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Organised black business should recount it’s failures

October 25, 2014

November month marks my 5th year of involvement in organised black business…

…after 5 years of grunt work, sweat capital and personal sacrifices, I feel I’ve earned the right to give an “educated” view/ perspective of this space (and indirectly the SA economy).

1) I’m not sure what has been more disappointing – a “black” government (executive) or a predominantly “black” parliament (policy) or the much hyped “black middle class”

(Policy making power is undermined by corruption, poor consultation/ engagement, lack of research, government incompetence/ inefficiency and most importantly limited economic knowledge amongst blacks)

2) when the media in SA showcases black Entrepreneurial success, we never get to see anyone “self-made”…we are shown recycled stories of a long line of tenderpreneurs that can trace their success to consistent political patronage…

(Our government wants to produce “black industrialists” by making a call for applications- Eish, what a laugh)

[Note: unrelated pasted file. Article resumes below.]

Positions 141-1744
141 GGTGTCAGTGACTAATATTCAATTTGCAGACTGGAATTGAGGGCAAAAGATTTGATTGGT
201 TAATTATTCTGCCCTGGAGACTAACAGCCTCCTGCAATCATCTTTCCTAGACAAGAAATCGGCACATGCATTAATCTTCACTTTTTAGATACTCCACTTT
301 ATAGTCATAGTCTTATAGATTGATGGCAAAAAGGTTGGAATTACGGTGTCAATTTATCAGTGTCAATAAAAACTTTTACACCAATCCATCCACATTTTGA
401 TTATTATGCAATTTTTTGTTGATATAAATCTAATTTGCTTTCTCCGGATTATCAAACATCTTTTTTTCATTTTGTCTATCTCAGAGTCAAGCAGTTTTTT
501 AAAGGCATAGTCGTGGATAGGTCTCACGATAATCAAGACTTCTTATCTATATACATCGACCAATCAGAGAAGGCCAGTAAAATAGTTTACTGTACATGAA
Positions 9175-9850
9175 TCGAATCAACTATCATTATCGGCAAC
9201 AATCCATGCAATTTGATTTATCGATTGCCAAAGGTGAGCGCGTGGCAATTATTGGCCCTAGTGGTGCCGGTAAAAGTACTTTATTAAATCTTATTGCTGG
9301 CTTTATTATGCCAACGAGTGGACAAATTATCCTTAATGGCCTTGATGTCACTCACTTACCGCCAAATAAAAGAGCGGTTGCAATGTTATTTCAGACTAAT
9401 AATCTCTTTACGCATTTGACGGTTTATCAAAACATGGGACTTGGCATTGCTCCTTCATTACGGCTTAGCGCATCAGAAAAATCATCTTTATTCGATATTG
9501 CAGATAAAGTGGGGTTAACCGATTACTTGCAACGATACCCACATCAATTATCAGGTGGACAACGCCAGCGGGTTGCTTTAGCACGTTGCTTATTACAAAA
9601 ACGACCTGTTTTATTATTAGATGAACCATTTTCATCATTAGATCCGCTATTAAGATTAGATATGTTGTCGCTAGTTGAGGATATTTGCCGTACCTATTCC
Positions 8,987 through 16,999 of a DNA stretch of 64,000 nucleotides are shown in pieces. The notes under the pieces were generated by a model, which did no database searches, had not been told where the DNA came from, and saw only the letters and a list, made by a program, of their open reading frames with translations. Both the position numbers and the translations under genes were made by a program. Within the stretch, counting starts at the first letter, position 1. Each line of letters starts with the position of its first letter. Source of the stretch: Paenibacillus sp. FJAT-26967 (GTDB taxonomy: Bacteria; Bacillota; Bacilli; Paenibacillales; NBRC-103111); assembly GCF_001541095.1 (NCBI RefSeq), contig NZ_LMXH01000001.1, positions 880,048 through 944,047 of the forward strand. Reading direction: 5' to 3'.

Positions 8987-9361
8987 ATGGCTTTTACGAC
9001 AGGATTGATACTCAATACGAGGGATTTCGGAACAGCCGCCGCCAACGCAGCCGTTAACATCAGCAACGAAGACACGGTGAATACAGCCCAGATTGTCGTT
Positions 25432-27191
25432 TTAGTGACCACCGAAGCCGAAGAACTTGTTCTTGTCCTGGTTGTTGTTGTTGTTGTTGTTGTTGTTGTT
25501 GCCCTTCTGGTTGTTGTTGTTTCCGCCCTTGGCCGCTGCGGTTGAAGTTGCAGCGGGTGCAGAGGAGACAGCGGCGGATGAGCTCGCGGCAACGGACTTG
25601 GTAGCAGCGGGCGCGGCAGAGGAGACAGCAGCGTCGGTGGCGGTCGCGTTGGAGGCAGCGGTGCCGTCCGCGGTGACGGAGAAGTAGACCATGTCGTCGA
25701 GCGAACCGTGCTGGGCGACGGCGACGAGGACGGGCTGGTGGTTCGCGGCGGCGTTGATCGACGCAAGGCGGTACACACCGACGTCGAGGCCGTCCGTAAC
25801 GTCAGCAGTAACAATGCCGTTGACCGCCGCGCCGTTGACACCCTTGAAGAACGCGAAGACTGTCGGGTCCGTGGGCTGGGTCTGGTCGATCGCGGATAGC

3) during the first or second quarter of 2015, it’s been estimated that the “black middle class” will be more than the entire “white” population in South Africa…I am not sure if this is worth celebrating, because the “black middle class” is yet to make its mark on this country’s economy or any other space where it competes on merit.

(Reminder: 8 out of every 10 people in SA are black Africans)

4) in its many years of existence, organised black business continues to not produce research that speaks to a business model for sustainable black entrepreneurship. What continues to happen is request for more handouts, set asides and meetings about meetings.

I could go on for longer, but choose to let “sleeping dogs lie”. The bottomline is that “organised black business” (like the black middle class) is under resourced: under funded, incapacitated and under prepared to transform the economy.

Quite frankly it is not ready to share the economy, let alone to lead it. ‪#‎KasiEconomics‬

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